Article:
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    2. Thinking back there are only two scenes where Peter and Gwen interact with other students from their school (besides the one's of Flash taunting/bullying Parker and vice-versa): Gwen saying she was supposed to study with Flash (implying they knew and/or had an existing relationship) and when Peter exchanged glances/looks with the Asian girl that had the paint knocked over by Flash's basketball (whom I thought would feature more prominently give the director cuts to her often during the high school scenes; maybe part of the mythical cut of this movie Erich talked about?).

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  3. The Amazing Spider-Man is a lot like Aunt May's Whole Foods Cage Free Brown Eggs: completely unnecessary. I think Film Hulk got it right when he said this film has no story, because it really doesn't. At least Star Trek, Batman Begins, and Casino Royale had an actual story to go along with their unique origin tale. The first half of the movie you're just going through the same motions and waiting for the reboot to actually kick in. When it does you get that McDonald's Double Cheeseburger feeling in the pit of your stomach. I will say that I am extremely interested in the sequel and how they tackle the tragedy of Gwen Stacy and the Green Goblin. Meanwhile I shouldn't have to seat through one or two half assed Spider-Man movies.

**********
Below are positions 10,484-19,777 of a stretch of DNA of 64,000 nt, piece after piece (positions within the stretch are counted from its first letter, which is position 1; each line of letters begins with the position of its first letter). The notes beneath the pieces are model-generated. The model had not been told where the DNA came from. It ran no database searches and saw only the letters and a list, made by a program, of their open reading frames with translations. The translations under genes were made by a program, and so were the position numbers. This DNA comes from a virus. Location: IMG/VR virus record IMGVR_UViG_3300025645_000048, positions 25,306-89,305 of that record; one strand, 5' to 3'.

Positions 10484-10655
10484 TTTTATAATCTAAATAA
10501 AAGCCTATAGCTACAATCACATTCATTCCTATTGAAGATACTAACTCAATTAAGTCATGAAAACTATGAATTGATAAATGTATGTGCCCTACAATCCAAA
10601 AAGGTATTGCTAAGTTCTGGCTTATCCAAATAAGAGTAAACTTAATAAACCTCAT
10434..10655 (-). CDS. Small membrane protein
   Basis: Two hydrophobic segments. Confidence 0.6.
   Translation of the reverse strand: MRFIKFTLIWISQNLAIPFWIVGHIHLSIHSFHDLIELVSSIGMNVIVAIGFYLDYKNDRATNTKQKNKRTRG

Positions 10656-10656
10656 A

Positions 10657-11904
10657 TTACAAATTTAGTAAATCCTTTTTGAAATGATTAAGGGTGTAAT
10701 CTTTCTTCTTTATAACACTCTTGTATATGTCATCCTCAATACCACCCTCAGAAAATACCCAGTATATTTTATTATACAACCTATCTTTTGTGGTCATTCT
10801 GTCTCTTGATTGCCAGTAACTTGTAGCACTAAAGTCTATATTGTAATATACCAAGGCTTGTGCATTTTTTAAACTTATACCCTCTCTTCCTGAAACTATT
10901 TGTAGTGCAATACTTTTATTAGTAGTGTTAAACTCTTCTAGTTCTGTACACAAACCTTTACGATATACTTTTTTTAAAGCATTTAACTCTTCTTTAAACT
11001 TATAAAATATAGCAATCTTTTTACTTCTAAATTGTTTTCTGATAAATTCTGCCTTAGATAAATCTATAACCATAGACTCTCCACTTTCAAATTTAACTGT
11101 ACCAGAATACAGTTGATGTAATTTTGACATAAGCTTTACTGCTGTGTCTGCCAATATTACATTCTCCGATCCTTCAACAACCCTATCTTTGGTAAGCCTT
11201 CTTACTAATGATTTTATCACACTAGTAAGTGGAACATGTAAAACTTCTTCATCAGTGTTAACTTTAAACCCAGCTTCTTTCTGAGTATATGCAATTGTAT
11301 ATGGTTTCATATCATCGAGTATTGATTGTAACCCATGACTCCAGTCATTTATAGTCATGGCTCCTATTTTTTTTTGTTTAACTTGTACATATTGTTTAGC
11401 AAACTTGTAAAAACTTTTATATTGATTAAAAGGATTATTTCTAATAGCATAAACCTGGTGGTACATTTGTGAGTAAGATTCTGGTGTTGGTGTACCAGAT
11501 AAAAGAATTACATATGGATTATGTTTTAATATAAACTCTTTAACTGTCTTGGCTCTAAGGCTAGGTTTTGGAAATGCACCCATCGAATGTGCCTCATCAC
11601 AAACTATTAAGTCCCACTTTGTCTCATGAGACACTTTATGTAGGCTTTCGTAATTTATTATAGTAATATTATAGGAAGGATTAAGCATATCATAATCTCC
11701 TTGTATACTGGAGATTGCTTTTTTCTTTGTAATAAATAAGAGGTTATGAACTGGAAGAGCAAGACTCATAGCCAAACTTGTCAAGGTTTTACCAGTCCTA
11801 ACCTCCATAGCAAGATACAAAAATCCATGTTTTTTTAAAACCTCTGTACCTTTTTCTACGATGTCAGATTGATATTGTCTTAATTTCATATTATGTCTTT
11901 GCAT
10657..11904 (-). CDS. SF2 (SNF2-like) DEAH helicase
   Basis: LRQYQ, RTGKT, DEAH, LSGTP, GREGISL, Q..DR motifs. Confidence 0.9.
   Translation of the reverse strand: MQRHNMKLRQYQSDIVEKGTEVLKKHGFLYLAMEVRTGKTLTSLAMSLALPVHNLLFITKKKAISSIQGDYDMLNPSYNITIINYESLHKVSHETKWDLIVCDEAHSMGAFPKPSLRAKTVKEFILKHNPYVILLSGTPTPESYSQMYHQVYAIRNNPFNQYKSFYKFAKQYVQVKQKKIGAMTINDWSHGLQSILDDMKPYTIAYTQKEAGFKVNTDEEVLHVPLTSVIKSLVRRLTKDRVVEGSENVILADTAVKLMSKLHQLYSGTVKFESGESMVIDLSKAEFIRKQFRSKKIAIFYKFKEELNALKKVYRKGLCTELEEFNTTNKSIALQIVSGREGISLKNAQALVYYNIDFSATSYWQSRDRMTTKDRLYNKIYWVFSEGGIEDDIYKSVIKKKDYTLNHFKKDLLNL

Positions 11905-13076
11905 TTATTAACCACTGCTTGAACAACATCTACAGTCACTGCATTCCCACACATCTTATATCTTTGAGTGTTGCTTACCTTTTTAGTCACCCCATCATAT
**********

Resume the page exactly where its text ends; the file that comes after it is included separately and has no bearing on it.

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  4. The further I get from having seen this movie, the less crazy I am about it, but I left the theater satisfied with the experience. I don't know that I'm going to think about Amazing Spider-Man until the sequel comes out, but at least now I know how all the John Carter apologists feel. It's not a very good movie, but I liked it anyway.

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    1. The more I think about it... screw it. It may not be a great movie, but it's a good one. Especially for a comic book flick.

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  5. FYI, Im not seeing this show coming up on iTunes.

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    1. Thanks for the catch, Brad. Should be fixed now.